After Ruyati’s beheading, Jakarta stops migrants from going to Saudi Arabia
by Mathias Hariyadi
A migrant worker, Ruyati Binti Satubi Saruna, was sentenced to death for murder and then executed by beheading without Indonesian authorities ever being informed. An additional 28 Indonesian nationals face the death penalty. The Indonesian government and embassy are accused of showing little interest for the fate of Indonesian migrant workers.
Jakarta (AsiaNews) – The Indonesian government plans to bar migrant workers from going to Saudi Arabia as of 1 August. The decision was taken yesterday in the wake of the beheading of Ruyati Binti Satubi Saruna, a 54-year-old migrant woman, who had been sentenced to death for murder. After trying her, Saudi authorities executed her on 18 June without consulting with the Indonesian government or informing the Indonesian Embassy in Jeddah. Indonesian President Yudhoyono said that the moratorium on workers going to Saudi Arabia would end only when the two governments found a way to guarantee the rights of migrant workers in Saudi Arabia. The president also said that he would appeal to King Abdullah bin Abdul Aziz for Ruyati’s body to be returned to her family in Bekasi. (See Mathias Hariyadi, “Indonesian woman beheaded in Saudi Arabia, Jakarta threatens to stop flow of migrants,” in AsiaNews, 21 June 2011).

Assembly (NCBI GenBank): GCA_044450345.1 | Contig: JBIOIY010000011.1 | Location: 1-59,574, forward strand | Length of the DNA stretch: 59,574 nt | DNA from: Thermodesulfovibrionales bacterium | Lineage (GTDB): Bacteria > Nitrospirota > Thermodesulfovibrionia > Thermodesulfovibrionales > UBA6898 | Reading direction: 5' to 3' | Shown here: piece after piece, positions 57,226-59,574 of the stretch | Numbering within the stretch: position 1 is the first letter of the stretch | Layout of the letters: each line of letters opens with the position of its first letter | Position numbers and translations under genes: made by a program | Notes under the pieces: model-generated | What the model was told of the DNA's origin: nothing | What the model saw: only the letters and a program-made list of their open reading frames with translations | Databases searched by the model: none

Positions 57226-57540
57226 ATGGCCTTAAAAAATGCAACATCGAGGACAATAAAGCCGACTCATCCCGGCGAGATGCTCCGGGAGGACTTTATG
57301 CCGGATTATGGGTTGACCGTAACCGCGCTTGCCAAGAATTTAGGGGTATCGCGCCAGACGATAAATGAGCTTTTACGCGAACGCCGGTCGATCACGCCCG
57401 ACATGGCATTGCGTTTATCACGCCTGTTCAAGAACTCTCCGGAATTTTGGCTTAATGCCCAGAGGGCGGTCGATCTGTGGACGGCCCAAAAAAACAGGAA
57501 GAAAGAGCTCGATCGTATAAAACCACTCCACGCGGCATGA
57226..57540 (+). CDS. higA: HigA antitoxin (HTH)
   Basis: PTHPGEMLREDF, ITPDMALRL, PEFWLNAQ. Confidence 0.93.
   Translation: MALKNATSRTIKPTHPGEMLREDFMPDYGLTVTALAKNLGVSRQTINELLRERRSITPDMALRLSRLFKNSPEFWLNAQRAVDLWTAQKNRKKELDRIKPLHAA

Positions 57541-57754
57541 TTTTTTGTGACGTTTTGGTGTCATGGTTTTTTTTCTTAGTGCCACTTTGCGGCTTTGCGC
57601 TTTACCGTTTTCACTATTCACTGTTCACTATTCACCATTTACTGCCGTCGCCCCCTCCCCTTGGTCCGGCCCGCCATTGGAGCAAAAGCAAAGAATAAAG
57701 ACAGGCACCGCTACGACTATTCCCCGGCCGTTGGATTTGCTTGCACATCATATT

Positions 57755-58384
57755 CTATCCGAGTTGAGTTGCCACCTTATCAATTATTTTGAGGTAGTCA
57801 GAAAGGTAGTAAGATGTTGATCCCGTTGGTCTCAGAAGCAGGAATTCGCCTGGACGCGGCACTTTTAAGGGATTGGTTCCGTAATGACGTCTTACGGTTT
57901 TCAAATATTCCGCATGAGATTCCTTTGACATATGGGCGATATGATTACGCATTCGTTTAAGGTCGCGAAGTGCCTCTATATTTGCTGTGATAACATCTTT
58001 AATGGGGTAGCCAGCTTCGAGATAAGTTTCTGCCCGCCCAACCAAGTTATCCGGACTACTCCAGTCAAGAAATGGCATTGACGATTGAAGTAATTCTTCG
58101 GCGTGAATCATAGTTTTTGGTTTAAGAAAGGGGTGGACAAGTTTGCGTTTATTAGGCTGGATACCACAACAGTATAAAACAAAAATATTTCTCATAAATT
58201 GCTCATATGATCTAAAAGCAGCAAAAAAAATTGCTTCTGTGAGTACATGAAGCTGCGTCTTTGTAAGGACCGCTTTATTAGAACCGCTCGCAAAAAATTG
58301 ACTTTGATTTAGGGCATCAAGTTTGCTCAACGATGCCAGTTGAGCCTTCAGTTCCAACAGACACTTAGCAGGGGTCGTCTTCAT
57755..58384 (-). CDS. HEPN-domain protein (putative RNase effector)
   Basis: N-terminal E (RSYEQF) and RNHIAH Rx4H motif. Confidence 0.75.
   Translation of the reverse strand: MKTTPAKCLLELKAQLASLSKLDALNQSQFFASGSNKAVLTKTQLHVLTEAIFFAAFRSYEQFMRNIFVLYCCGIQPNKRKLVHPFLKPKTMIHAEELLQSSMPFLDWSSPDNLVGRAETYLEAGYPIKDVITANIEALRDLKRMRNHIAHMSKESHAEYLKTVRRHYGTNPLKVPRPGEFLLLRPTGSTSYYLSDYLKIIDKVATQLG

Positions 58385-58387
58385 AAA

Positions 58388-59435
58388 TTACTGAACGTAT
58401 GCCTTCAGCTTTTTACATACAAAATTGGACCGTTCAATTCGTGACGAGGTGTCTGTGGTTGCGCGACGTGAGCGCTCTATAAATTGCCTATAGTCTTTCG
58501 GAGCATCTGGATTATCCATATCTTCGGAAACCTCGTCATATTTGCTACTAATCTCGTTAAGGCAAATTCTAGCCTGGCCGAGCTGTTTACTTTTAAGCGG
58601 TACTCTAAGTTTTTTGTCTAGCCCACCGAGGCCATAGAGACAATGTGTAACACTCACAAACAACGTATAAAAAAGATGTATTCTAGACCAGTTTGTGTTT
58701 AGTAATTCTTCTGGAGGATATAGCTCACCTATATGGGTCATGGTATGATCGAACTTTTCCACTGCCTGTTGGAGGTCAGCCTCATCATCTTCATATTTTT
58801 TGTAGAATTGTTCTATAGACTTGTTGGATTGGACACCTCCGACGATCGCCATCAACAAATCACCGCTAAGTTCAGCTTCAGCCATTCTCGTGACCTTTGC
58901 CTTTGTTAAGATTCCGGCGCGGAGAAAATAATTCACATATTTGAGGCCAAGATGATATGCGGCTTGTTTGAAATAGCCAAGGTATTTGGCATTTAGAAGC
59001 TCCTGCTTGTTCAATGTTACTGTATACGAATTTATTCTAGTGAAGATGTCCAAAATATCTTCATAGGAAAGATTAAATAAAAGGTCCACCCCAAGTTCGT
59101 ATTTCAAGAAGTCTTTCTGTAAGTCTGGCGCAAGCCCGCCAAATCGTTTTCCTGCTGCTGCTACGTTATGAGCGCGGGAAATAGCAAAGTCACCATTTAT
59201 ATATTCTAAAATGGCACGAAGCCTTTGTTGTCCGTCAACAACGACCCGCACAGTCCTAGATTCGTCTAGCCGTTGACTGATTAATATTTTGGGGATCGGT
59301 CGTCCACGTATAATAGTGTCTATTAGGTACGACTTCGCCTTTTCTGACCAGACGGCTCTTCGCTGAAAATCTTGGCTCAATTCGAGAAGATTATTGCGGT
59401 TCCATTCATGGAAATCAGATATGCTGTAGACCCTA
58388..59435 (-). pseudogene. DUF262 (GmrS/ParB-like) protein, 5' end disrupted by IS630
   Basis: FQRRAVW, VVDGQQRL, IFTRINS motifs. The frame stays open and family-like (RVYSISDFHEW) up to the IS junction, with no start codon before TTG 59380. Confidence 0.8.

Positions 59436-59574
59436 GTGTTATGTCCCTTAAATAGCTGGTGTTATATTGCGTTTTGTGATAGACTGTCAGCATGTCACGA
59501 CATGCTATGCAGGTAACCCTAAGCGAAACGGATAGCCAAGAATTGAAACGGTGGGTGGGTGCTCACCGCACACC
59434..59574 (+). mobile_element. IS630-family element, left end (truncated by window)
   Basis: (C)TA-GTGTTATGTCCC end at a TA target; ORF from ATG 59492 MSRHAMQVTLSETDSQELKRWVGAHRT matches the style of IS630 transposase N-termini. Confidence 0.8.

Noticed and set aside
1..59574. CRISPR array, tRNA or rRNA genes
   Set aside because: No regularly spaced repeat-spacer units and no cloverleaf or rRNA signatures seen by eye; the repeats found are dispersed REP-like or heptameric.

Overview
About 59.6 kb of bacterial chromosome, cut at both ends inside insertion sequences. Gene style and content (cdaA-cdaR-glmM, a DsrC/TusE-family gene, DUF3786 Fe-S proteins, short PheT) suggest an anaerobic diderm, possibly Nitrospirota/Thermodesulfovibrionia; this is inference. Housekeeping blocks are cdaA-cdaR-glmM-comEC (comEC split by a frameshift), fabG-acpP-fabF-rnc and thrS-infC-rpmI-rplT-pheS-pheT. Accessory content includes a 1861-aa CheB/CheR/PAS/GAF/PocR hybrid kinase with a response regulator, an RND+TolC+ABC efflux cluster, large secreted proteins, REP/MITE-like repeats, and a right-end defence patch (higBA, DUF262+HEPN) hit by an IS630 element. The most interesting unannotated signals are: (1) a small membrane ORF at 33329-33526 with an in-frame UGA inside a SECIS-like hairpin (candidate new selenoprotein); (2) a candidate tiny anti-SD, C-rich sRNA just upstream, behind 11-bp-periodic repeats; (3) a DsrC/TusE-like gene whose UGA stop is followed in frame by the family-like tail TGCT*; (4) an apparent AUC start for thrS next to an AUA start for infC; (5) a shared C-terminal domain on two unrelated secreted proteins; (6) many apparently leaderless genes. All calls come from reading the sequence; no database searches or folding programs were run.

At present, 28 Indonesian nationals are facing the death penalty in Saudi Arabia. A related case is already causing a row in Indonesia. It involves Hasin Taufik bin Tasid, 40, and his wife Sab'atun binti Jaulah, 30, who might lose their fingers after they were accused of stealing in 2006. In Saudi Arabia since 2001, the couple spent months in prison in 2006, and it appears that they received no legal assistance from the Indonesian Embassy.
Cases like those of Ruyati and others have forced Indonesian political parties to ask questions about how serious the Indonesian government is addressing the matter. For some, Indonesian authorities appear to view the problem as a “mere point on the peak of an iceberg”, which includes forged documents, financial embezzlement and worse of all poor handling and protection by Indonesian authorities of Indonesian workers abroad.
In response to the situation, President Yudhoyono announced the creation of a task force to deal with the protection and legal defence of Indonesian workers living abroad.
“I personally question what President Yudhoyono means in his statement about maximum protection. How can his administration claim that they want to provide the best protection to Indonesian workers after they neglected their fundamental duty to assist Ruyati when she was on trial? How could Ruyati be sent to Saudi Arabia when her papers were forged in terms of her true age,” Sri Palupi, a human rights researcher, told AsiaNews.